Notes on the Common English Forum (CEF) Autumn meeting – Steve Willshaw
The Common English Forum is a meeting of representatives of all the major organisations linked with the teaching of English in schools and universities, covering English Literature, English Language and Creative Writing. It meets twice a year to discuss matters that impact on all sectors.
One topic that had been discussed at previous meetings was the fact that English Language was not included in the Russell Group of universities list of “facilitating subjects”. Following the last meeting a sub-group of the CEF met with Russell Group representatives to make the case for the inclusion of English Language. Following this meeting the list of “facilitating subjects” was removed from the Russell Group website. Clearly this is not necessarily as a direct result of the meeting and the list will still be out there in many schools and on other websites so further efforts to lobby on behalf of the subject will be needed.
The October meeting spent a lot of time discussing the decline in the number of students entering English A levels. It was pointed out that this decline has been reversed in some other subjects which would appear to have a lot in common with English, such as history, whilst the decline in English continues. A range of different explanations for this were put forward: the impact of the new GCSE; the impact of phonics teaching in primary schools; teaching to the test in KS4 which makes English lessons unimaginative; the unreliability of marking in English; the misconception that employers don’t value English qualifications; the shortage of well-qualified English teachers and the decline in extra-curricular activities that enliven the English curriculum.
This discussion was followed by brief reports from each of the organisations represented on the efforts being made to address the recruitment crisis. The Committee for Linguistics in education reported that it has pulled together a lot of resources that may be of use to teachers – this can be accessed at https://clie.org.uk/resources/. The English Association highlighted the English: Shared Futures conference that aims to celebrate the discipline’s intellectual strength, diversity and creativity and explore its futures in the nations of the UK and across the world. It also pointed out its work with The Full English, the Poetry Society and the Poetry Archive to fund and support Poetry by Heart, the national poetry recitation competition.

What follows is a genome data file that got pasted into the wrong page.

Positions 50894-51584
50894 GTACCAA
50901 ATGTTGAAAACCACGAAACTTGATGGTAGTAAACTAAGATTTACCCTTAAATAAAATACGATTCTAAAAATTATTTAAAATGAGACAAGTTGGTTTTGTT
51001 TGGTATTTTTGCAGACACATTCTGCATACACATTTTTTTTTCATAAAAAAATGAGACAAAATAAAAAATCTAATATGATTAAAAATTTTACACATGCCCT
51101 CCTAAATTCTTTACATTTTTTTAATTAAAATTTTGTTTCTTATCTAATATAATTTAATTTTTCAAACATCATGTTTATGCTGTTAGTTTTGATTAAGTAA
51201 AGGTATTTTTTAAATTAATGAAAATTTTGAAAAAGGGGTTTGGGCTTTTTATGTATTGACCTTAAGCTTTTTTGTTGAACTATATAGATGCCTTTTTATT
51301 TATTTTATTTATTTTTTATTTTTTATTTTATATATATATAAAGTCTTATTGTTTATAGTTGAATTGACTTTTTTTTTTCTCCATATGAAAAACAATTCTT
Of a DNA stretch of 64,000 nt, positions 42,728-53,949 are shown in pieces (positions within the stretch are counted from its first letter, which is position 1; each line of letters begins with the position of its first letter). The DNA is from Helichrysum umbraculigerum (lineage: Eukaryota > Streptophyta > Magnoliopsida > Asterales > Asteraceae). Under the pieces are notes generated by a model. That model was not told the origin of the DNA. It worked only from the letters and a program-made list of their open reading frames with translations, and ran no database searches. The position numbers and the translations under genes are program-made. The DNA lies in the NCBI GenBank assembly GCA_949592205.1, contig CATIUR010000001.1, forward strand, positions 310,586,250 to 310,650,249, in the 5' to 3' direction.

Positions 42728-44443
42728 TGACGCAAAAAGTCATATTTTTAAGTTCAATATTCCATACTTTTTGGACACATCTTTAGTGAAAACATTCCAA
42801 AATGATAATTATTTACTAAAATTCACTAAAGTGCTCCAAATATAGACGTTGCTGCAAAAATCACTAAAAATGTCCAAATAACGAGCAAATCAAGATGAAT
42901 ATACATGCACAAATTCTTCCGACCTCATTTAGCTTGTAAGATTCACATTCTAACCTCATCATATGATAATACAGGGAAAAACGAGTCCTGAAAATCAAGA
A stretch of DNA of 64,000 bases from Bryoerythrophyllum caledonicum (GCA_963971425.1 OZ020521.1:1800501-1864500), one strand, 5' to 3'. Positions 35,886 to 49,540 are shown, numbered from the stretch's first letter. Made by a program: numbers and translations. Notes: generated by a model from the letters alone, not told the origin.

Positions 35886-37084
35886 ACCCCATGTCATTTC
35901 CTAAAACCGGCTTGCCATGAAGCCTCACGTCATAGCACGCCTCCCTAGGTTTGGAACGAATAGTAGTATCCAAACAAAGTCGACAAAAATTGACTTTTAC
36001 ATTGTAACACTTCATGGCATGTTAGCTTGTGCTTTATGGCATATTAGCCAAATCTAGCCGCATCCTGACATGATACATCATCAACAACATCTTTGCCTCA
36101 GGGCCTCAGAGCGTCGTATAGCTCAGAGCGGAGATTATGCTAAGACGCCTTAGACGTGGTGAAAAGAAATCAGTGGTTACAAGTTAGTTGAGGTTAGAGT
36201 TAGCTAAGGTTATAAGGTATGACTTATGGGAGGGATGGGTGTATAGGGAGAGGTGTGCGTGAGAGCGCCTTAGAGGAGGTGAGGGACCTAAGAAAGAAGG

Other organisations reported on work they are doing to demonstrate the wide-ranging applicability of the skills covered within English. NATE talked about the work they are doing to address the mis-conception that employers don’t value English. UKLA spoke about the work they are doing to encourage members to develop “rich curricula” and their continued work with Teresa Cremin on reading for pleasure pedagogy. The Institute of English Studies (IES) spoke about the work it is doing along with the Royal Historical Society, the British Sociological Association and the Royal Geographical Society to put together a collective statement about the value of the humanities. The Centre for Literacy in Primary Education talked about the work it is doing to broaden the conception of the skills and knowledge required to be an effective English teacher, beyond phonics, grammar, vocabulary and spelling. The English and Media centre highlighted the work it is doing to collect narratives from English graduates and publicise them through its site https://www.englishandmedia.co.uk/cpd-and-consultancy/our-projects/studying-english-at-university and its popular “Why Study English” and “18 reasons to study English” posters.
There was a discussion item on English at KS3 with inputs from NATE and EMC about the development work they are currently involved in in this area. This led into a discussion of the Ark Mastery English Curriculum with its focus on a knowledge-rich curriculum, grammar, vocabulary and “assessing for mastery”. There was a general feeling that this model does not represent English teaching as members of the CEF understand it and plans were made for the IES and University English to put together a strategic response to this initiative.
The meeting agreed that when representatives of the CEF meet with the DfE in November they would discuss the decline in A level English recruitment, how to tackle misconceptions about employability and what plans there might be to promote specific schemes of work at KS3.
It was agreed that the spring 2020 CEF meeting would focus on the ASCL “Forgotten Third” campaign, looking into provision for those students who do not achieve a level 4 in GCSE English.